I love the way Young writes—as if Jesus is talking to the reader. I have to give credit to Tama Fortner who adapted the book for younger readers. She does a great job presenting the devotions in a simple and easy to understand manner. Yet, the devotions are not watered down. They remain quite meaty.
An example of this is in the following excerpt from devotion #141, Leave Roomfor Mystery.
“… My ways are often a mystery to you—like why bad things happen to good people, or good things happen to bad people. You wish you could always know what I’m thinking, but your knowledge only goes so far.”
“… When there is something you can’t make sense of, trust Me—and trust that there are some things too wonderful for you to know.”
This devotion is followed by 1 Timothy 3:16, Job 1:20-22, and Job 42:3. These are wonderful things to ponder and discuss, right?
I had a bit of an adventure recently... It began with me getting a plane to Scotland on a Sunday afternoon. Things got off to a dodgy start though - I nearly missed my flight. I had bags of time, right up to the point where, approaching the departure gate, I realised I'd left my watch in the tray at the security bit, so had to try and get back through. It's not so easy in the other direction. 'Last call for Lynne Chapman...' Luckily someone had handed my watch in. Thank goodness I noticed before I got on the plane. I had been invited to spend 4 days at the International School of Aberdeen: the longest school visit I think I've ever done. I was put up in a rather nice hotel and had a big, if VERY taupe room: not a whisper of colour anywhere!
Bizarrely, on that Sunday night, I was the only person staying in the entire hotel. I could have run naked through the corridors at midnight. Instead I was very boring and went to bed. Well, I needed to be up bright and early for my first day at school. The excitement was at a pretty high level before I even got there but, as the days went by, it got better and better. I moved around the school to a constant soundtrack of 'There she is!' and 'Look, it's Lynne Chapman!' with children waving and calling hello. I was nipping to the loo one lunchtime when I overheard an excited whisper: 'Look, she's going to the toilet!', as if it was a shock that I actually needed to.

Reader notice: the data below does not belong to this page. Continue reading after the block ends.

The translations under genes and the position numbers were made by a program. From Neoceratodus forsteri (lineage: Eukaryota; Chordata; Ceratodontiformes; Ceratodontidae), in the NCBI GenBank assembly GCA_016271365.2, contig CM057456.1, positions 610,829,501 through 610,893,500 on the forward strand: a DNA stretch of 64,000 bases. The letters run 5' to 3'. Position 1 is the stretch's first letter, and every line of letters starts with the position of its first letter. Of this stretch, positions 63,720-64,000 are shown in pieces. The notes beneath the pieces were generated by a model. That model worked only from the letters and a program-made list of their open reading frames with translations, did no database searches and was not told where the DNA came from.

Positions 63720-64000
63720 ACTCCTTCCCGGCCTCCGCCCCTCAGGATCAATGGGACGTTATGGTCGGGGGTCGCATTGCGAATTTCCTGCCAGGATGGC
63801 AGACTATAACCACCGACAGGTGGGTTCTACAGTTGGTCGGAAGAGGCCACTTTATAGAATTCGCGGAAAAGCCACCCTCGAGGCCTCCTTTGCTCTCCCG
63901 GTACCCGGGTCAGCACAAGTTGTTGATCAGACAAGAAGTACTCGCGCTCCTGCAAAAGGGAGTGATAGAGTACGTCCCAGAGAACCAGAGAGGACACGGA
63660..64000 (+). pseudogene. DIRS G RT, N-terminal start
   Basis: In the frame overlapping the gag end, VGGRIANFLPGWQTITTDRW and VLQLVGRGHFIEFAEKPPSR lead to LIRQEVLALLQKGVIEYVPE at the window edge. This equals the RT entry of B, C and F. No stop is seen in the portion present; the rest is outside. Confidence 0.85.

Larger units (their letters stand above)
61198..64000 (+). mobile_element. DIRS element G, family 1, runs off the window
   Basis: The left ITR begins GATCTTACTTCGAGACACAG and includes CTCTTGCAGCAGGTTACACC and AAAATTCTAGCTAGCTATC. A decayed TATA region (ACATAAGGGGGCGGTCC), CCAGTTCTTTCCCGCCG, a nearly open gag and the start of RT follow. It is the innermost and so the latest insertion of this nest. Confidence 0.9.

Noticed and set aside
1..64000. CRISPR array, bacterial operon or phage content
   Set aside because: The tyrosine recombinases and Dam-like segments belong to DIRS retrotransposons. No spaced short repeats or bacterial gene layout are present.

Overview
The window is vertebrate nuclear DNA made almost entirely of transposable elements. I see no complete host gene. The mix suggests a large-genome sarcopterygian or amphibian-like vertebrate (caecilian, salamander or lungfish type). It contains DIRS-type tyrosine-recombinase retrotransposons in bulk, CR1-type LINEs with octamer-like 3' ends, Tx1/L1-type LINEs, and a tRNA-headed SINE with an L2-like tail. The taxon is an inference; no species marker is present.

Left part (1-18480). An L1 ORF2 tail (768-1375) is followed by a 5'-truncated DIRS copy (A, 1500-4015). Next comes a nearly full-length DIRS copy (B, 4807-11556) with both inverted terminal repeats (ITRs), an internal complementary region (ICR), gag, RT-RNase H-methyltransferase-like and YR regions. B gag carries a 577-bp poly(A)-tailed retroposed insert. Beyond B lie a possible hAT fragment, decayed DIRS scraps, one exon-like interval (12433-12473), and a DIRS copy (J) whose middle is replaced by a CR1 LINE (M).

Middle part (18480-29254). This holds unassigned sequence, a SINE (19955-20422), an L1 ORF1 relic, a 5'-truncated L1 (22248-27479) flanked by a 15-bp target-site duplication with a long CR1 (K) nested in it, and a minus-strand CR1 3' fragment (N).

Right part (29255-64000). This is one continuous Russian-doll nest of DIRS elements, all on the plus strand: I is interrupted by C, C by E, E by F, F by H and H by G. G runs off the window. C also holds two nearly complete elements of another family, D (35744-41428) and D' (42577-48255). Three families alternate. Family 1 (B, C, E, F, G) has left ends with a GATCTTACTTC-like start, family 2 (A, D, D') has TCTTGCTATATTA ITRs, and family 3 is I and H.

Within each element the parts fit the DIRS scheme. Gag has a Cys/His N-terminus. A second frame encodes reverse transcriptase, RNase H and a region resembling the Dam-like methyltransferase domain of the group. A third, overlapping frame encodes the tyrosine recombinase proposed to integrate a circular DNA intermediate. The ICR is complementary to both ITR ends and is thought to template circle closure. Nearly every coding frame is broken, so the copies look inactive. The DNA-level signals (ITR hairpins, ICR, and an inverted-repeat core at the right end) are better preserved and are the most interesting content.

I kicked off that first Monday morning with a lecture about how picture books are created. They had a totally gorgeous theatre. It was packed tight with all the kids and quite a few parents. I immediately felt very welcome. Everyone was obviously really keen and the talk went down extremely well. Good start!
I read stories and larked about with the younger ones as usual. I read Rocky and the Lamb for the first time in ages and we designed monsters. These are some of the children's monster drawings. Very inventive - I love how they often come up with elaborate stories about their invented creature:
At the end of the session, I got them all to hold them up and make a monster noise:
With the slightly older ones, I had time for 2 different workshops for each group, which is very unusual - normally it's a squeeze to see everyone once. This meant I could try a couple of new things. After passing on all my hot tips for creating characters (basically the 'best of' my Craftsy class), I tried demo sessions, showing them how to colour artwork. Some classes experimented with the Inktense watercolour pencils I love so much and others used pastels. I did a big demo-drawing of Giddy Goat in pastels to show them specific techniques. I added to it over the days until it was finished and left it with the school as a present.These are a few of the pastel drawings the children created:
It was a bit scary doing something I've not tried before, but the children were great and absolutely loved the Inktense watercolour pencils. Both children and teachers were all so enthusiastic about everything I shared, I walked around in a warm glow all week.